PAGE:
Trump’s wish to purchase Greenland should not be taken seriously in a literal sense, but tells us a lot about the US’ interests in the Arctic region.
The reactions have been numerous after the Wall Street Journal and several other newspapers reported that President Trump with “various degrees of seriousness” repeatedly has expressed interest in purchasing Greenland.
On Sunday, Trump confirmed his interest in exploring the possibility of buying Greenland, saying that “essentially, it’s a large real estate deal” and that it “would be nice” from a strategic perspective.
Greenland is not Danish
Many have dismissed the news as a joke, such as former Prime Minister of Denmark Lars Løkke Rasmussen, who wrote on Twitter that “It must be an April fools day joke”. Greenland’s premier Kim Kielsen said in a statement that “Greenland is not for sale and cannot be sold”, and Greenland’s Ministry of Foreign Affairs tweeted “we’re open for business, not for sale”.
Greenland is the world’s largest island with an total area of 2166 million km2 and a population of 56 000
Greenland was a Danish colony until 1953, when it became a country and a Danish province. It gained home rule in 1979 and has had self-government since 2009.
The 2009 Self Government Act, transferred more power from the Danish Government to the local Greenlandic government and Greenland can gradually assume responsibility for the political, judicial and economic system.
The Danish government remains in control of foreign affairs and defense. Denmark also retains control of the monetary policy and provides an annual subsidy
According to the 2009 Self Government Act, Greenland can declare full independence. Over the last years, there have been several calls for independence, but there is disagreement about whether this should happen slowly or sooner rather than later.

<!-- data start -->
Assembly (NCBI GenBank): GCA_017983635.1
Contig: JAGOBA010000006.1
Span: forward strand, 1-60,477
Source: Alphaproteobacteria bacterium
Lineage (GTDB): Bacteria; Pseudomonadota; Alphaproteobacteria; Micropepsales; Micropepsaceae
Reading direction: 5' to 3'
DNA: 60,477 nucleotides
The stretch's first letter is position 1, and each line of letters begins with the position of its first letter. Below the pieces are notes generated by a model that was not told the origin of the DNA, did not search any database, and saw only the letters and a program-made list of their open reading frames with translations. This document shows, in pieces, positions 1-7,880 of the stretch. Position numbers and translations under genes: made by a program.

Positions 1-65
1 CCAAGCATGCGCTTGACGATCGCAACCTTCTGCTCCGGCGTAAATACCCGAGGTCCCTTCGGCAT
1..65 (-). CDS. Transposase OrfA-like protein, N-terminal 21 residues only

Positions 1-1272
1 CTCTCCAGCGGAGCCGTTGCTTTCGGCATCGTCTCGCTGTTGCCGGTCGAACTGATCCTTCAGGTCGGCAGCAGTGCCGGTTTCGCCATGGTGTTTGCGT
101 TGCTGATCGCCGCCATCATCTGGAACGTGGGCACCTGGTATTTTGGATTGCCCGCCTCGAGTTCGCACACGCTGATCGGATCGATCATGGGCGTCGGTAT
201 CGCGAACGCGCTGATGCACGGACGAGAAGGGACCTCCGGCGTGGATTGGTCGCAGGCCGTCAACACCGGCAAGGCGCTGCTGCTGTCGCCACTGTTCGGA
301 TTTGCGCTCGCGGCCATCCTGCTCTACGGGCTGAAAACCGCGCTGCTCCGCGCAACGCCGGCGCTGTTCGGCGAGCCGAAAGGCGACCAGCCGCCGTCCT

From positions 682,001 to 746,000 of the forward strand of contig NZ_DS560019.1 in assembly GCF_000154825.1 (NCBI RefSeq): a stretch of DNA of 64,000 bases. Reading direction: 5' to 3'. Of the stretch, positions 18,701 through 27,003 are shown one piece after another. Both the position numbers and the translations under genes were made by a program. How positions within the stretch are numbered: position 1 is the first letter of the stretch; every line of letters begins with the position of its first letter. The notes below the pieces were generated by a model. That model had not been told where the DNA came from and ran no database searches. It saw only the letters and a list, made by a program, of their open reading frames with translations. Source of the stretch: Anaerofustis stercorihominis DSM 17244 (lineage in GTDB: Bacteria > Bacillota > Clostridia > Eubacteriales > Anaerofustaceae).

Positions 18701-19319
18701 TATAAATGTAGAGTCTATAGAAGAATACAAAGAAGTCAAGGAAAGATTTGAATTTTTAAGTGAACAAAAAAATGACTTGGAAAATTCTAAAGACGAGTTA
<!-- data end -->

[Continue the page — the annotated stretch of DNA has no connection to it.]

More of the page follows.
On Sunday, Danish Prime Minister Mette Fredriksen told the newspaper Sermitsiaq: “Greenland is not for sale. Greenland is not Danish. Greenland belongs to Greenland”.
But if we look beyond the jokes and neocolonial connotations, what does Trump’s wish to purchase Greenland say about the US’ interests and plans for the region?
High politics in the High North
According to Marc Jacobsen, a Senior Fellow at the Arctic Institute and a PhD Fellow at the University of Copenhagen, the idea to purchase Greenland should be seen from a high politics and geostrategic perspective.
“As Greenland has a huge geostrategic importance as part of both the Arctic and the North American continent – and hence is subject to the Monroe Doctrine – it is a priority to maintain and possibly enhance American presence, while keeping China at a distance”, says Jacobsen to High North News.
Greenland and Denmark already have an important security relationship to the US, and the US’ northernmost military base, the Thule Air Base, is located on the northwestern coast of Greenland.
Earlier this year, the US Embassy in Copenhagen announced that the US Department of State will reestablish a permanent presence in Nuuk.
Strategic competition in the Arctic
In the recent months, the US has updated several of its Arctic policy documents, including the Department of Defense and the Coast Guard’s Arctic strategies. What these documents have in common is the description of the Arctic as an area of strategic competition and singling out China and Russia as the biggest challenges to the continued peaceful stability of the region. US Secretary of State Mike Pompeo caused international reactions when he lashed out at both Russia and China in an unprecedented speech during the Arctic Council Ministerial in Finland earlier this year.